Thank you IARS COVID-19 Scientific Advisory Board and Content Reviewers!

The IARS would like to recognize the COVID-19 Scientific Advisory Board and the Content Reviewers for sharing their expertise and time to help curate and evaluate the most relevant information coming out about COVID-19 for our members. The COVID-19 SAB meet regularly to discuss articles, provide reviews and determine what information would be most valuable to those on the frontline. The Content Reviewers review a list of articles daily to determine their topic areas and relevance to the audience. We greatly appreciate the commitment they have made to help during this major health crisis!

IARS COVID-19 Scientific Advisory Board

Current Members:

Lydia Cassorla, MD, MBA
Specialty: Anesthesiology
Professor Emerita, Department of Anesthesia and Perioperative Care, University of California, San Francisco
San Francisco, CA

David M. Clement, MD
Specialty: Anesthesiology
St. Joseph Hospital
Winthrop, WA

Robert L. Coffey, MD
Specialty: Pulmonology
Retired Physician
Mount Vernon, WA

Anil Hingorani, MD
Specialty: Vascular Surgery, General Surgery
Vascular Institute Of New York
Brooklyn, NY

Nancy Kenepp, MD
Specialty: Anesthesiology
Associate Professor Emeritus, Temple University, Katz School of Medicine, Department of Anesthesiology
Wynnewood, PA

Philip D. Lumb, M.B., B.S., M.D., MCCM, FCCP
Specialty: Cardiac Anesthesiology, Critical Care Medicine
Professor of Anesthesiology
Professor of Trauma Surgery
Director of Research and Data Analytics, Department of Anesthesiology
Keck School of Medicine of the University of Southern California
Los Angeles, CA

Edward S. Schulman, MD, FCCP, FAAAAI, FCPP
Specialty: Pulmonary, Critical Care and Sleep Medicine
Professor of Medicine
Director (1987-2012), Division of
Pulmonary, Critical Care and Sleep Medicine
Associate Chairman of Medicine for Research (1995-2000)
Director, Allergy and Asthma Research Center
Director, Pulmonary Physiology Laboratory
Drexel University College of Medicine
Philadelphia, PA

Jagdip Shah, MD, MBA
Specialty: Anesthesiology
Associate Professor of Anesthesiology and Critical Care Medicine, Department of Anesthesiology, Medical College of Virginia - Virginia Commonwealth University School of Medicine
Midlothian, VA

W. Heinrich Wurm, MD
Specialty: Anesthesiology
Chair Emeritus, Tufts Medical Center
Lovell, ME

Guest Contributors:

Jack Lance Lichtor, MD
Specialty: Anesthesiology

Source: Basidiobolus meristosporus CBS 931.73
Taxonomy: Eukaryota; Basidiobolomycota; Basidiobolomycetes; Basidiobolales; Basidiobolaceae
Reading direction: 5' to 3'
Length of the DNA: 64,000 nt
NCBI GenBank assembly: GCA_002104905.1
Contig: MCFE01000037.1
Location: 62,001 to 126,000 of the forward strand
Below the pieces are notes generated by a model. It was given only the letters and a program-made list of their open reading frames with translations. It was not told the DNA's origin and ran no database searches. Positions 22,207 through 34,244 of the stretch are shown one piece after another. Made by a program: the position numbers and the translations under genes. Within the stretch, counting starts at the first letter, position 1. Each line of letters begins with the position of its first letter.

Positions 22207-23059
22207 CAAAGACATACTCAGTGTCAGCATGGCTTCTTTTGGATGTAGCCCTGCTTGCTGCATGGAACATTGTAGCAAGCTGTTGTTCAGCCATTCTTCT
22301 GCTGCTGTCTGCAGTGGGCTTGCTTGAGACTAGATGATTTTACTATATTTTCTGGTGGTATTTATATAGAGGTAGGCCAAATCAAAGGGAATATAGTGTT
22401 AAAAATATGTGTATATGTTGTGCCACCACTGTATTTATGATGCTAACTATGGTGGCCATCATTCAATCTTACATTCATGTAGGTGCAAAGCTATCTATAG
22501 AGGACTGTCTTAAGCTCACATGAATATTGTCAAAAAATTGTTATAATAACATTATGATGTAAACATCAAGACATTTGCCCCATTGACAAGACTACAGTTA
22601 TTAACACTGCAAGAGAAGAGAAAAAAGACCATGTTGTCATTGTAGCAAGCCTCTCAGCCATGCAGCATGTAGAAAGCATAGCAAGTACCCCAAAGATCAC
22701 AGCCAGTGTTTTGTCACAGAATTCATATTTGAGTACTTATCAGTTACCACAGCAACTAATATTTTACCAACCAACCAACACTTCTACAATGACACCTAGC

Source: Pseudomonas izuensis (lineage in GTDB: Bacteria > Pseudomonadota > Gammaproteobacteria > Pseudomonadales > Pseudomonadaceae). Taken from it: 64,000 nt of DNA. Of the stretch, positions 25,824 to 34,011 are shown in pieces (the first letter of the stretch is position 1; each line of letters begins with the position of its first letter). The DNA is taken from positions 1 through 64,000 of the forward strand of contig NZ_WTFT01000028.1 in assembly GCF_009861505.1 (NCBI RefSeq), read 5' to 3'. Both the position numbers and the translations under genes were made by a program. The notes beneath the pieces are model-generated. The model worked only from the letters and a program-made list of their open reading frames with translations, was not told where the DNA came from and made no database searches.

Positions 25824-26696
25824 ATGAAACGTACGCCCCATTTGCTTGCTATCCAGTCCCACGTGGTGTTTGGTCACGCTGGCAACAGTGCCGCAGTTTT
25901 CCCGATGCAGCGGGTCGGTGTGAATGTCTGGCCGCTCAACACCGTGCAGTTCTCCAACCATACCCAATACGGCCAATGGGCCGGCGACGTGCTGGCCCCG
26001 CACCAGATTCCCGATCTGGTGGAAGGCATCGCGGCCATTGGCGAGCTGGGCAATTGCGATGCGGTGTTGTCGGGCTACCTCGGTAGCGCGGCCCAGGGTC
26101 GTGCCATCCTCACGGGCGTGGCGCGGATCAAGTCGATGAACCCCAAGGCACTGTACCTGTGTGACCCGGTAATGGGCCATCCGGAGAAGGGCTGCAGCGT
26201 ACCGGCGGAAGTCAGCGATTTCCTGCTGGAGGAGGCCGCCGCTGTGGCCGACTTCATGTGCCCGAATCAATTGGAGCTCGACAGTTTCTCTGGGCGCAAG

Retired Anesthesiologist; Yale University
New Haven, CT

Barry Perlman, MD, PhD, CMI
Specialty: Anesthesiology
Chair, Informatics Committee, Oregon Society of Anesthesiologists
Eugene, OR

Jay Przybylo, MD, FAAP, MFA
Specialty: Anesthesiology
Associate Professor, Department of Anesthesiology, Northwestern University Feinberg School of Medicine
Glenview, IL

Robert N. Sladen, MBChB, FCCM
Specialty: Anesthesiology, Critical Care Medicine
Allen Hyman Professor Emeritus of Critical Care Anesthesiology, Columbia University Vagelos College of Physicians and Surgeons
Roxbury, CT

IARS Content Reviewers

Jonathan V. Roth, MD
Specialty: Anesthesiology
Chairman Emeritus, Department of Anesthesiology; Staff Anesthesiologist, Albert Einstein Medical Center
Dresher, PA

Eugene I. Tolpin, MD, PhD
Specialty: Anesthesiology
ChristianaCare Health Systems
Wilmington, Delaware

IARS Member Community

To assist members in sharing their COVID-19 experience, ideas, and questions, IARS has partnered with DocMatter to create a community for high-quality, clinical discussions. DocMatter is a networking platform tailored to the specific needs and requirements of the medical community.

Encourage, stimulate, and fund ongoing anesthesia-related research projects that will enhance and advance the specialty, and to disseminate current, state-of-the-art, basic and clinical research data in all areas of clinical anesthesia, including perioperative medicine, critical care, and pain management. The IARS is focused solely on the advancement and support of education and scientific research related to anesthesiology..

Support IARS

The IARS contributes more than $1 million each year to fund important anesthesia research. Your donation will help support innovative and forward-thinking anesthesia research and education initiatives, all of which are designed to benefit patient care. You can feel good knowing that 100% of your donation is directly allocated to research.